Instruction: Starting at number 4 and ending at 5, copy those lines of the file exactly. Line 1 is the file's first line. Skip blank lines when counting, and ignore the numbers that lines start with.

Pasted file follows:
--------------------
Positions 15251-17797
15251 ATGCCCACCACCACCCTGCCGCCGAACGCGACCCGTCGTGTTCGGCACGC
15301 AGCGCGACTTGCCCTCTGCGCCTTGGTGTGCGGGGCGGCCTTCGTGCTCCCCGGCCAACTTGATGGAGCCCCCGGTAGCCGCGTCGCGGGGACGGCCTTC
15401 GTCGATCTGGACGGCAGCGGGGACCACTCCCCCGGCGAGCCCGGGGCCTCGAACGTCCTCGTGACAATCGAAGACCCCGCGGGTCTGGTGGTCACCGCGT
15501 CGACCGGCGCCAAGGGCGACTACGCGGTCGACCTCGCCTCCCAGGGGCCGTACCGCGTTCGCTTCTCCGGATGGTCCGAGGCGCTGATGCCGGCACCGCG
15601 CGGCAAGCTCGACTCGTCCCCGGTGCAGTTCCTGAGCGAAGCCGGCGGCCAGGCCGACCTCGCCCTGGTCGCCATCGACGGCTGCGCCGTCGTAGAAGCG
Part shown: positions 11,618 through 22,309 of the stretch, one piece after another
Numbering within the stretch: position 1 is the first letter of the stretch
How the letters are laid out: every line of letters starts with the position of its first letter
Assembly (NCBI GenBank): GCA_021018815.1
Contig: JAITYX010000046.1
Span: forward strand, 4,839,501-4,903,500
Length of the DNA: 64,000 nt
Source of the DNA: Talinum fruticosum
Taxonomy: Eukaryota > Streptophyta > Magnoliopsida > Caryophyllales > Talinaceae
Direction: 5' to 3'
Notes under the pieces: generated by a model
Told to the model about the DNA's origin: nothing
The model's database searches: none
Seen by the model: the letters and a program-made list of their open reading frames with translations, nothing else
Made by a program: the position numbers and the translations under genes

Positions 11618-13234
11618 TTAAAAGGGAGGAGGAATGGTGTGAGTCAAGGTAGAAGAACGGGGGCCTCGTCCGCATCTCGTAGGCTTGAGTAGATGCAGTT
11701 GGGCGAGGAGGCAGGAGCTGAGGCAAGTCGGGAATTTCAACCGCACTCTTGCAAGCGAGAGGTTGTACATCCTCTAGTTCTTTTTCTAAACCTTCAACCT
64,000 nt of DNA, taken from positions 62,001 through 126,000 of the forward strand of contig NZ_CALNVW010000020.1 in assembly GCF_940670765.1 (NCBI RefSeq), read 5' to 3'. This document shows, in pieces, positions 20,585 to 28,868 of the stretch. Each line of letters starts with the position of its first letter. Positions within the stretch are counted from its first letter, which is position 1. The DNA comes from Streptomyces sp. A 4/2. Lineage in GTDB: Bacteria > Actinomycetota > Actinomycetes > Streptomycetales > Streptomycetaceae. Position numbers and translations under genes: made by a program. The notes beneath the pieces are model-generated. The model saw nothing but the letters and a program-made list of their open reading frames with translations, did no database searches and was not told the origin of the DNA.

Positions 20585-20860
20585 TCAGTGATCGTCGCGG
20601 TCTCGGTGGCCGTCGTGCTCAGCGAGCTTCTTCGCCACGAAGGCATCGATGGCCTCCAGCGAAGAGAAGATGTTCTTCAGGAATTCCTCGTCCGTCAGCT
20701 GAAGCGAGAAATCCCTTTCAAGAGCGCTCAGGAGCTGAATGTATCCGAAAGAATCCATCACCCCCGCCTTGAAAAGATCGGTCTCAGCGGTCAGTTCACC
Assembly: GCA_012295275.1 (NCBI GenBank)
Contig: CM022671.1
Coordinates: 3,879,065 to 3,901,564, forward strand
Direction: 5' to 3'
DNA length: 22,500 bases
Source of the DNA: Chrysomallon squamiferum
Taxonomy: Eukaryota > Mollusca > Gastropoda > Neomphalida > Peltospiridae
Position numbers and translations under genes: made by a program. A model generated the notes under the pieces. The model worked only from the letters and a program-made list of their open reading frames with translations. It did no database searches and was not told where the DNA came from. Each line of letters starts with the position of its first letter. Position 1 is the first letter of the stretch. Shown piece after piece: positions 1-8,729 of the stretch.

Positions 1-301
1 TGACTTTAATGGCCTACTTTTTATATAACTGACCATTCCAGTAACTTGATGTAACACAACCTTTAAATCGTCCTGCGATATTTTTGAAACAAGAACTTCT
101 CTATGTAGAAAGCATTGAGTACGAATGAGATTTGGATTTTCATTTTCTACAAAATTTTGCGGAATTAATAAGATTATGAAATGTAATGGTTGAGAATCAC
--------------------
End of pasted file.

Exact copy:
15401 GTCGATCTGGACGGCAGCGGGGACCACTCCCCCGGCGAGCCCGGGGCCTCGAACGTCCTCGTGACAATCGAAGACCCCGCGGGTCTGGTGGTCACCGCGT
15501 CGACCGGCGCCAAGGGCGACTACGCGGTCGACCTCGCCTCCCAGGGGCCGTACCGCGTTCGCTTCTCCGGATGGTCCGAGGCGCTGATGCCGGCACCGCG